It is moving time. Thankfully, not for me, but for my son, Not What's-His-Name, but The-Other-One. He and his family have set something of a record for the most moves in the shortest time. He just barely moved back to his hometown, and now, his company is moving him again.
I feel sorry for him—well; at least I would if I weren't so angry at his company for moving him again. It is unfair of them for exploiting our well-known family weakness: they waved more money under his nose. So he gets a promotion and a transfer to another state. I wouldn't mind so much, but he insists on taking his wife and my grandchildren with him. Hardly seems fair!
Moving—the whole packing, loading a truck, unloading the truck, and so forth is just about my least favorite activity. And for some reason, every time my son moves, it seems to be raining. If you have never experienced the pure panic of pushing a large refrigerator up a wet slippery ramp without near enough help...
Perhaps this is why The Doc and I no longer move. We are as stationary as stalactites. My goal is to eventually be buried in the back yard with all the pets I told the boys had gone to live in the country at the Happy Farm. We've lived in the same location now for 30 years, and as far as I'm concerned, the house and I are having a contest to see which of us can last the longest. While we both have a little dry rot in the attic, my plumbing is better.
Moving for The Doc and me has always been a nightmare. We own books. Thousands and thousands and thousands of books. About the only thing of value the two of us possess are books. Once, several years ago, we bought the entire contents of a book store. The house is filled to overflowing with books, and they are a total nightmare to move.
In all these years, we have only lived in one house that was actually suited for our collection. While we lived in Galveston, we lived in one of those old Victorian homes that look so picturesque, but are actually a total nightmare to live in. The ceilings were 14 feet high, the floors were masterpieces of wood, and the impossibly high stairway to the second floor was wrapped around three walls. The house looked great.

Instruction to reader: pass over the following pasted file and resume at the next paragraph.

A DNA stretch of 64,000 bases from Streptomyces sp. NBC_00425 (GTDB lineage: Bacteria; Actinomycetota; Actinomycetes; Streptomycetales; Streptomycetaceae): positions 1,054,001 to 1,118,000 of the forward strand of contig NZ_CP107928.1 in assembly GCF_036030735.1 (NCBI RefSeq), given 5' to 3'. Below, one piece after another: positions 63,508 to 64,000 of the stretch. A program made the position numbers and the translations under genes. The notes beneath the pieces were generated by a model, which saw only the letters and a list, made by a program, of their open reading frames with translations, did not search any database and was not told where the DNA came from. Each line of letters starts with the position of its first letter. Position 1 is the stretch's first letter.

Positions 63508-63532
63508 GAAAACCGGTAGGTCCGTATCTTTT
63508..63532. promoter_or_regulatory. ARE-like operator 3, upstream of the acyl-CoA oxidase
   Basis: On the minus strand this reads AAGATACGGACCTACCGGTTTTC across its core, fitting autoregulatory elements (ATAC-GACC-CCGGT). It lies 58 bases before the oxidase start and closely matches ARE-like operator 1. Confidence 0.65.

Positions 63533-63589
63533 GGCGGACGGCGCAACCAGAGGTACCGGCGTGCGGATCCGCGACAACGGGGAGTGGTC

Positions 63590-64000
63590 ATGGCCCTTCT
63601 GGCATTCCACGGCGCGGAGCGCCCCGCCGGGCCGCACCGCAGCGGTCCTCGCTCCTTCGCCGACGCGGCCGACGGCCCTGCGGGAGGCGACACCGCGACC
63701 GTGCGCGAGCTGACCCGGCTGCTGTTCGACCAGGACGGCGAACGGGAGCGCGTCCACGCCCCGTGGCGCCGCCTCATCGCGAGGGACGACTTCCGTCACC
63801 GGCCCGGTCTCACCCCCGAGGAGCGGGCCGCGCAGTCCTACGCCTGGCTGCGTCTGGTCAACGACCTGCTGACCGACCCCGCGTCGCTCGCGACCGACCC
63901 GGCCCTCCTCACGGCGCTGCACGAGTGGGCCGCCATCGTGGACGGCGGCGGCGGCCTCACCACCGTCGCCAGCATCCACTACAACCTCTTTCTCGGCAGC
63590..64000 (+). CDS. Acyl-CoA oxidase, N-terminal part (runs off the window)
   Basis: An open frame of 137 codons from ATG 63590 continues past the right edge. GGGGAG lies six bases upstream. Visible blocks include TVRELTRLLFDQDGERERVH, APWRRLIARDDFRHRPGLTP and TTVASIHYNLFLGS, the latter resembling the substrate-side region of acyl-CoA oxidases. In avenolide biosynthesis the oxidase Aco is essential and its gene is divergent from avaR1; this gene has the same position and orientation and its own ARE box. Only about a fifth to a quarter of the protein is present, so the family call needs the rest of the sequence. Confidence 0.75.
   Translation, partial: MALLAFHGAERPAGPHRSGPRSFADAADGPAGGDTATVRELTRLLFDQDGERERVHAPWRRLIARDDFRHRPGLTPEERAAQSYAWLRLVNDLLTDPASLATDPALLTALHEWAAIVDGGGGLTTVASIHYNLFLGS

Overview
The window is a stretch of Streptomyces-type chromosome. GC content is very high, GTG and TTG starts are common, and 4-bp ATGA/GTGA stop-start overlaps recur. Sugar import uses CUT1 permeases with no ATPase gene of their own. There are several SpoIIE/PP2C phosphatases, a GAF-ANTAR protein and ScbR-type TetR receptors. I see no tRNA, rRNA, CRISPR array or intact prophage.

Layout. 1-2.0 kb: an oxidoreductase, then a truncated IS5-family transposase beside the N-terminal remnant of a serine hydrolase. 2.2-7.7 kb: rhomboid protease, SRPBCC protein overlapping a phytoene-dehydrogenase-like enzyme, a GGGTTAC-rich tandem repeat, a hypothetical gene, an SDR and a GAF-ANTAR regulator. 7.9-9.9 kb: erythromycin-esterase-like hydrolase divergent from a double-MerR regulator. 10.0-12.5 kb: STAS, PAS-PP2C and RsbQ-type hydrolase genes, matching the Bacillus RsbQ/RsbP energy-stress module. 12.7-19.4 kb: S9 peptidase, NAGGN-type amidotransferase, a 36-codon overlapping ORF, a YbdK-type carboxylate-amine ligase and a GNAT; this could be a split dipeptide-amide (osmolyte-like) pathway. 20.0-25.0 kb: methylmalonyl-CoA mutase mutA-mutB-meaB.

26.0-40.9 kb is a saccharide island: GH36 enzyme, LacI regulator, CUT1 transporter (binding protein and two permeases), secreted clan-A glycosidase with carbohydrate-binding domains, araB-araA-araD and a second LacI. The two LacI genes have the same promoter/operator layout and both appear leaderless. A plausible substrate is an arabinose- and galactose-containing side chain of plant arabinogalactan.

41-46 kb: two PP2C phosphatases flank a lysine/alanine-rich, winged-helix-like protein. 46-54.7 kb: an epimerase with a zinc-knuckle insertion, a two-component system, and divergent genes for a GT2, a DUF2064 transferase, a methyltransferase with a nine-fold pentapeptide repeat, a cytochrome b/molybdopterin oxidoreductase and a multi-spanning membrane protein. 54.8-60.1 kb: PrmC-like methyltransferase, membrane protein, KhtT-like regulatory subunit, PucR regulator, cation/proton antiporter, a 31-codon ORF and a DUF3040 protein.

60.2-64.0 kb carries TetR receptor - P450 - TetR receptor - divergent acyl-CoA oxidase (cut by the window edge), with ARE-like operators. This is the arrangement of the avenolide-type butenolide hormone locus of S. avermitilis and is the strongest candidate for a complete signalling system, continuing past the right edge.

It was also an ancient, drafty old barn with almost no heat in the winter, with a thousand generations of inbred mice, and a plumbing system that had been installed by people who had personally fought in the Civil War. Once, in an effort to repair an electrical short, I opened a section of wall only to discover that the wiring was wrapped in cotton cloth. Equally surprising was to discover the walls still had the pipes that had once supplied the house with gas lighting. Trust me, museums are more fun to visit than actually live in.
One feature the house did have, to its credit, was a library. On the second floor, there was an actual room intended to be a library. Beautiful built-in wooden bookcases, eight feet tall, lined all four walls. It is the only house my wife and I have ever lived in where every book we owned could be displayed all at the same time. Sure, we still had bookcases in several other rooms, but the vast majority of our books were in the library room.
Good seafood and that library are the only things we really miss from living on that island. Mostly.
When it came time to finally move to New Mexico, we did something we had never done before—we called a moving company. This time, I would not have to rent a Uhaul truck: I would not have to load a truck because we were going to leave the moving to Bekins. I called the moving company and it sent a representative.
I am still not sure exactly what that guy was doing. As I led him from room to room, he made little notes on his clipboard and made enigmatic remarks like, "Living room, plus two. Kitchen, upright freezer, plus one."
Finally, I led him up the long twisting stairs to the second floor. We started with my pride and joy, the library. The man from the moving company stood in the middle of the large room, silently staring at the bookcases that covered every inch of the four walls. After a long minute, staring at the thousands of books the room contained, he turned back to look at me.
"Fuck you," he said. And left without saying another word.
We eventually found a moving company that would move us, even though we had a library on the second floor. Bekins never called back.